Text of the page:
This article analyzes a flour riot in New York City in 1837 as a conflict over capitalist food systems waged in a nascent center of finance during a period of rapid economic and territorial expansion. In the wake of the riot, the burgeoning “penny press” geared toward working people pitched a battle with newspapers catering to the mercantile elite over the meaning of the violence. The conflicting sympathies of the newspapers provide an opportunity to assess the vulnerabilities of a food system characterized by new economies of scale and a speculative commodities trade unmoored from the physical realities of production. The debates pitted expectations that “the necessaries of life” be secured at a fair price against a prevailing faith that markets operate according to natural laws of supply and demand.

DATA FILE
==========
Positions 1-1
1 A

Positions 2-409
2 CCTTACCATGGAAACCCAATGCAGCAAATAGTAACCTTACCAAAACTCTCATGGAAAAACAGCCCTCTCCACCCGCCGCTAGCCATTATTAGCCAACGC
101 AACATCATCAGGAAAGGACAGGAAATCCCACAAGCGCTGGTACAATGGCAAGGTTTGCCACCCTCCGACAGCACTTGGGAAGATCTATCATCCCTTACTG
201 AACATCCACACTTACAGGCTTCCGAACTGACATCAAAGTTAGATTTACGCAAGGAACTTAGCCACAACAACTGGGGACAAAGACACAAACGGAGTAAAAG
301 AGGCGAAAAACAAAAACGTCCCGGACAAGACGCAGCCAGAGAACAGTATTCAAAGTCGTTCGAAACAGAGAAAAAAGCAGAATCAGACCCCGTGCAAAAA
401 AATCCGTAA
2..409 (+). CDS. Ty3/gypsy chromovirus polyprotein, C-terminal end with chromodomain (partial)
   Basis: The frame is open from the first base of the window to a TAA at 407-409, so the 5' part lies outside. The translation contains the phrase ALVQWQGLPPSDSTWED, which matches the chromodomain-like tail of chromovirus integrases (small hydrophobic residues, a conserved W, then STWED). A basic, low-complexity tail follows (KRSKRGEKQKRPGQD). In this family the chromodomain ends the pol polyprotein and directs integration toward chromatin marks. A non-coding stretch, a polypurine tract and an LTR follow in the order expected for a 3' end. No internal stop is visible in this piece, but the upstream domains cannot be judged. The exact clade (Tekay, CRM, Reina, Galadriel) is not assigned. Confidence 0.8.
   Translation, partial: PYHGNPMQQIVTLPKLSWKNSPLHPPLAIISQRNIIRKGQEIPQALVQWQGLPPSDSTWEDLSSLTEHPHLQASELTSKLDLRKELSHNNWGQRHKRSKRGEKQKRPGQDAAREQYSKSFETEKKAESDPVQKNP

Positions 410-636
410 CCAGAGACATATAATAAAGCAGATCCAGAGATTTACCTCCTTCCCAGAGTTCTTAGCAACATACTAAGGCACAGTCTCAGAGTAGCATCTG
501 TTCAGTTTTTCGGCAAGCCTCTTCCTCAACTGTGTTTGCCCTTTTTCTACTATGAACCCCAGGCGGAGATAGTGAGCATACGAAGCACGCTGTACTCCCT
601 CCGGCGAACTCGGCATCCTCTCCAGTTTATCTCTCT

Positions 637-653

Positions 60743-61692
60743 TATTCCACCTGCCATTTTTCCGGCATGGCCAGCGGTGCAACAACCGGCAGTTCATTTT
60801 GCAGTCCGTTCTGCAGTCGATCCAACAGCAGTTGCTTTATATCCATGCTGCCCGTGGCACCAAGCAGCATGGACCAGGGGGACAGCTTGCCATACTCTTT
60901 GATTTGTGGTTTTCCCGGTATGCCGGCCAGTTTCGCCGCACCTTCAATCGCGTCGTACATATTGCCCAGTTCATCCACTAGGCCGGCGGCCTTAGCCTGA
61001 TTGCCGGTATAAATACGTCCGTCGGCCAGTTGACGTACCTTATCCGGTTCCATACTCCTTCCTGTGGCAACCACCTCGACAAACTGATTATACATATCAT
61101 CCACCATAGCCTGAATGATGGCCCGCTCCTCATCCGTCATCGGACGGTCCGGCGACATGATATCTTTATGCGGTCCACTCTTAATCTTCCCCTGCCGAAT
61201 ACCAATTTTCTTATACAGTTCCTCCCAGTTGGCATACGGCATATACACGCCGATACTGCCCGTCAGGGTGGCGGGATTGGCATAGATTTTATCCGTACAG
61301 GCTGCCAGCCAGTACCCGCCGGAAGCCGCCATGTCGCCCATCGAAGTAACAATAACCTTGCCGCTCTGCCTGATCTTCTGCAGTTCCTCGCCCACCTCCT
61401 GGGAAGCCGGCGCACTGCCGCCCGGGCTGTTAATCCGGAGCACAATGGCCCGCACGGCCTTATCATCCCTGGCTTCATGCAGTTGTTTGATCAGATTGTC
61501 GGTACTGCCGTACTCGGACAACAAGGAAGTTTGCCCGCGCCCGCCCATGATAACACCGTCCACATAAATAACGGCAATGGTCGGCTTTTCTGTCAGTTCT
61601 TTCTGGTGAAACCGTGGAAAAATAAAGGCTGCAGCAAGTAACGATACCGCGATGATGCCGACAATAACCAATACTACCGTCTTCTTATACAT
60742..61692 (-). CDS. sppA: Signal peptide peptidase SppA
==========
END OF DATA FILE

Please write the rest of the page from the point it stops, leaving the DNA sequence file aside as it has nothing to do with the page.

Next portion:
You do not currently have access to this content.